Korean sci-fi and some groundworks – a recipie for success!

What’s The Show? Tunnel

What’s It All About, JG? It’s a Korean series from 2017 about a detective who, while pursuing a murder suspect in 1986, is transported forward in time thirty years via the titular tunnel. Upon arrival he takes the place of another officer with the same name – Park Gwang-ho – and bluffs his way into his life. That Park Gwang-ho was also a police officer, so Our Hero gets partnered up – in the police sense – with Kim Seon-jae, a contemporary detective who’s investigating a serial killer whose modus operandi is the same as the one Gwang-ho was pursuing when he got caught up in all this. It’s a sort of reverse Life On Mars, in other words, with the detective going forward in time not back, a bit of culture-clash comedy, a genuinely compelling case at the core of the show, and a bunch of soap-opera antics to keep us amused while that main plot ticks away. Will Gwang-ho be able to catch the serial killer and return to the love of his life back in 1986?

Why Did You Give It A Go? Well, because it’s a reverse Life On Mars. Also it just kinda sounded cool and it came up on my Netflix recommendations. Whatcha gonna do?

Is It Any Good? It’s thoroughly entertaining, for sure. Choi Jin-hyok is appealingly likeable as Gwang-ho, and it’s rather nice to watch a Korean drama where the lead isn’t a muscular pretty-boy, which is pretty much default operating procedure . He has a nice, lived-in performance going on, and it works well for the character. The situation is suitably ridiculous, yet it takes its premise seriously. There’s no interest whatsoever in the mechanism of time-travel here – it’s just the way Our Hero gets involved in things. It’s literally just a tunnel which occasionally moves people in time for some reason, but that lack of explanation is definitely the best approach here. It means we don’t get bogged down in a lot of detail or unnecessary bafflegab and can just get on with the business of telling the story. And it’s a good story! Yes of course it swerves in to slightly soapy territory when Gwang-ho discovers the baby his wife was pregnant with back in 1986 is in fact Professor Shin Jae-yi, criminal psychologist! And he just so happens to be living above her! But the series has enough swagger going to carry it off so it basically works.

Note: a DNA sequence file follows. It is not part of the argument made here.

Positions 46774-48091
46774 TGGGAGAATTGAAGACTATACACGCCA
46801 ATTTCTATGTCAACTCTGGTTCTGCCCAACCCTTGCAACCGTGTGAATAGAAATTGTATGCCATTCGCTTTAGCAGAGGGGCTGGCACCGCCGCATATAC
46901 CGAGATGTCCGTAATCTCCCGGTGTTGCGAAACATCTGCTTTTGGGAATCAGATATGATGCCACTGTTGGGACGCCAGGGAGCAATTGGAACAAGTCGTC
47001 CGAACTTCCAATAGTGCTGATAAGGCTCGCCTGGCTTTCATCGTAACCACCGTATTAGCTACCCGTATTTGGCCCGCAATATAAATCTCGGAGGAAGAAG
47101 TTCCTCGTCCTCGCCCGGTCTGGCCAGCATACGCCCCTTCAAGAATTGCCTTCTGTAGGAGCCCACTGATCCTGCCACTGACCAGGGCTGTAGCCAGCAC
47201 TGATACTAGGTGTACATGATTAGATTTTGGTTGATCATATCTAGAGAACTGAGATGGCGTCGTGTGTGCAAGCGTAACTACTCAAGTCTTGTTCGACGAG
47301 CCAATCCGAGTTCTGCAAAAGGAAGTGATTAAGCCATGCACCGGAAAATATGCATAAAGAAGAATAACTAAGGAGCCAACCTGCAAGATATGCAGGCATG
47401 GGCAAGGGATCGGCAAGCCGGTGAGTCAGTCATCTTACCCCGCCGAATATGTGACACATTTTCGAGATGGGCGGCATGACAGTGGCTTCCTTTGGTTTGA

How Many Of These Did You Watch? The whole damn lot!

Would You Recommend It? I would. It has a satisfactory ending that works, there’s an appealing cast of side characters and although by Korean standards it’s reasonably explicit it’s never gratuitous – the murders we see, especially, are fairly unremarkable by Western standards, and shots of the killer with their hands round someone’s neck are blurred. As often seems to be the way with Korean dramas, this is a self-contained single season with sixteen episodes but with enough plot for maybe thirteen episodes, so that means things sag slightly around the two-thirds mark, before the series finds its feet again and brings things to a satisfactory conclusion. In particular, Gwang-ho’s brief return to 1986 before once again getting stuck in 2016 feels pretty wheel-spinny in a “we need to stall things for an episode otherwise the plot’s going to be resolved too quickly” sort of way. Still there’s nothing that derails the series, the writing is clever without being smug, and the fact it’s able to wrap up all its sprawling stories with some aplomb is worthy of praise. It’s possible to quibble with a few plot points of course – everyone really does simply accept Gwang-ho’s story about coming from the part with remarkable ease, and questions like “can you change the future if you go back to the past?” are brushed off by the person in question simply passing out after drinking too much without bothering to address the point raised. So… why bother raising the question in the first place? But for the most part this is a fun, entertaining runaround, anchored by a solid lead performance and a game cast willing to give it their all. This is, ultimately, good pulpy fun that doesn’t itself or its genre trappings too seriously and just invites the viewer along for a ride. And a ride which is well worth taking, at that.

Availability? Netflix for the US and UK.

Scores On The Doors? 7.5/10

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